For the last five months (and this entire school year so far), I haven't been doing the morning routine with my son.  This has been my first week "back on the job," and it's been harder than I remembered.

Maybe I'm crazy or just not very effective - maybe a combination of both - but it feels like the hardest part of my workdays has become getting the 11-year-old out and started on his.

My kiddo definitely deals with distraction, so routine has been key.  We had a pretty good system in place last year, and while my Dad has been with him over the last few months, they established theirs as well.  Now, we're changing course a little with me being the one who is responsible for getting him moving.

I'm realizing it's a harder than I remembered from last year.  My son leaves for the bus around 7:35 a.m., so wake up time with me has been 6:15 a.m.  This usually means he is up and rolling by 6:30 a.m., but for reasons I have yet to completely understand, his morning bathroom routine takes around 30 minutes.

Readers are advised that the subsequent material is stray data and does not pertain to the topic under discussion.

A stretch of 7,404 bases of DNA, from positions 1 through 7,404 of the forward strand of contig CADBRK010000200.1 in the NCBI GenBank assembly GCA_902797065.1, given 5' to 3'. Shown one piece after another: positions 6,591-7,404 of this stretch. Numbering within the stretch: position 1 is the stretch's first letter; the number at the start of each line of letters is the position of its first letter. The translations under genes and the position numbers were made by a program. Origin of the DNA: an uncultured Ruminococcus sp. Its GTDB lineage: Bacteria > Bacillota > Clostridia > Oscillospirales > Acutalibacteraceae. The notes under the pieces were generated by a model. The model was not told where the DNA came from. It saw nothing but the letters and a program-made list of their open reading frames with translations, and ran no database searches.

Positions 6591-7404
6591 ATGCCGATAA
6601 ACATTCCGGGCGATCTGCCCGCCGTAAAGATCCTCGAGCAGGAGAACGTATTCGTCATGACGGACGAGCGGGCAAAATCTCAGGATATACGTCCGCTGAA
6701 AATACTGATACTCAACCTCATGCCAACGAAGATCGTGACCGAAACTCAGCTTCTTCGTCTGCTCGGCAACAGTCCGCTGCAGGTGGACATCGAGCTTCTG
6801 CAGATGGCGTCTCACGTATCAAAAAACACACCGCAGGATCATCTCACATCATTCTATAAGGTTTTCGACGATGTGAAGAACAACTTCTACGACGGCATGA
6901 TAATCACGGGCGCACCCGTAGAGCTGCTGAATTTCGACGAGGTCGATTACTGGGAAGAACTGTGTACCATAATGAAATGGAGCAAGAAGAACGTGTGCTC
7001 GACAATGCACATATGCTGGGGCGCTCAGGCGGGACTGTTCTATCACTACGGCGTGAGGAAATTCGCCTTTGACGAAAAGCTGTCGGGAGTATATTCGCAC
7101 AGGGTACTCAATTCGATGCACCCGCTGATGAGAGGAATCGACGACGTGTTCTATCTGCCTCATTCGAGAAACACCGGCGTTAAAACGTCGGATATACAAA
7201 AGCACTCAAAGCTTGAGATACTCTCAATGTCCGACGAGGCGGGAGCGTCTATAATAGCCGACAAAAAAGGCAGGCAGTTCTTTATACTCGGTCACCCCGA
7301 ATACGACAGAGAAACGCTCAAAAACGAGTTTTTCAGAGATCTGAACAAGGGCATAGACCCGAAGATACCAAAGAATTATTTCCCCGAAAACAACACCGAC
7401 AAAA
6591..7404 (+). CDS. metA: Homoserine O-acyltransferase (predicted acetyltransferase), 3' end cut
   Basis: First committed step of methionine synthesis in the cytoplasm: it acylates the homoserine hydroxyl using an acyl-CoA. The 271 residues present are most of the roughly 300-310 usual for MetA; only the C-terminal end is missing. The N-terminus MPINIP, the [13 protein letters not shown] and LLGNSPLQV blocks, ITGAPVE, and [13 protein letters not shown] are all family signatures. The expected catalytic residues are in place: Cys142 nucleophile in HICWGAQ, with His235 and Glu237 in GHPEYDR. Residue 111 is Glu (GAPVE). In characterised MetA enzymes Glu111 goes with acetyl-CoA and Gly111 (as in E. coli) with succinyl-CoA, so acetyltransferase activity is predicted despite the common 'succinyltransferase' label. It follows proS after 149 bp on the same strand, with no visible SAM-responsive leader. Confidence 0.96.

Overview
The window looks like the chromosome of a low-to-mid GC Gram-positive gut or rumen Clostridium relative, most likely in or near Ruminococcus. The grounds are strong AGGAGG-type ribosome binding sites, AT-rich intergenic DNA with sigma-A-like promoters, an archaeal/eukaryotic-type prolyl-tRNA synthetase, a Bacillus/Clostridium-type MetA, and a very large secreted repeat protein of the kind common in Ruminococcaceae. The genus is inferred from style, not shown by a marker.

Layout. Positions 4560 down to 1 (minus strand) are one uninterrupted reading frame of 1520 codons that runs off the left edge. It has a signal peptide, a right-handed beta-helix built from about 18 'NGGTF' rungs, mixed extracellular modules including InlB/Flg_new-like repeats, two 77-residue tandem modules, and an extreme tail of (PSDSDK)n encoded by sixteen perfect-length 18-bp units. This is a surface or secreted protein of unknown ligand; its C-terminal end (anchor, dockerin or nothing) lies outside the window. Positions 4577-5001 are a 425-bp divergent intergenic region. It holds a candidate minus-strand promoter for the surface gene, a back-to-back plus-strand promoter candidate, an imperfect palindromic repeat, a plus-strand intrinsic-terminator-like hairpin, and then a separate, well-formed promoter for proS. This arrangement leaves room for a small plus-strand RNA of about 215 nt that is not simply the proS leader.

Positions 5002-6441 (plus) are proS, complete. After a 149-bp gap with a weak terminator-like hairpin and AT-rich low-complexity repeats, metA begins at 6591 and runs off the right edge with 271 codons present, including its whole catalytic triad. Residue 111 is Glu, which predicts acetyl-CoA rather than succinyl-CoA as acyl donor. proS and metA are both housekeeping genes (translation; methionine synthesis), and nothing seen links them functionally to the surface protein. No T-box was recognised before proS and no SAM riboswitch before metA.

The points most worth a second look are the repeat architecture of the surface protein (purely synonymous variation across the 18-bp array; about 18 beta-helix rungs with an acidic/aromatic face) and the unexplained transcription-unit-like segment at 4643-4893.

That means getting dressed, brushing and flossing, washing his face, and combing his hair.  It defies logic to me that it can take as long as it does for him to complete what seems like small tasks, but without usually two or three reminders, this can take up to 30 minutes.

From there, it's breakfast.  He's been spoiled by my dad making big breakfasts.  With me, it's going to be either a breakfast sandwich, quick heat breakfast bowl, cereal, or maybe bacon and eggs.

Food can be on the table right at 7:00 a.m. and it can still take almost the entire half-hour to eat.  There are frequent distractions and I've instituted a "no tech/screens at the table" policy to help keep things on track.

A quick clean up of the dining room, living room, and shoes and coat on, and he's out the door, but somehow squeezing in my shower, my breakfast (usually a glass of milk) and getting myself packed up and ready feels like a marathon in just a little over an hour.

Maybe it's just me, but I'm exhausted by just getting things started.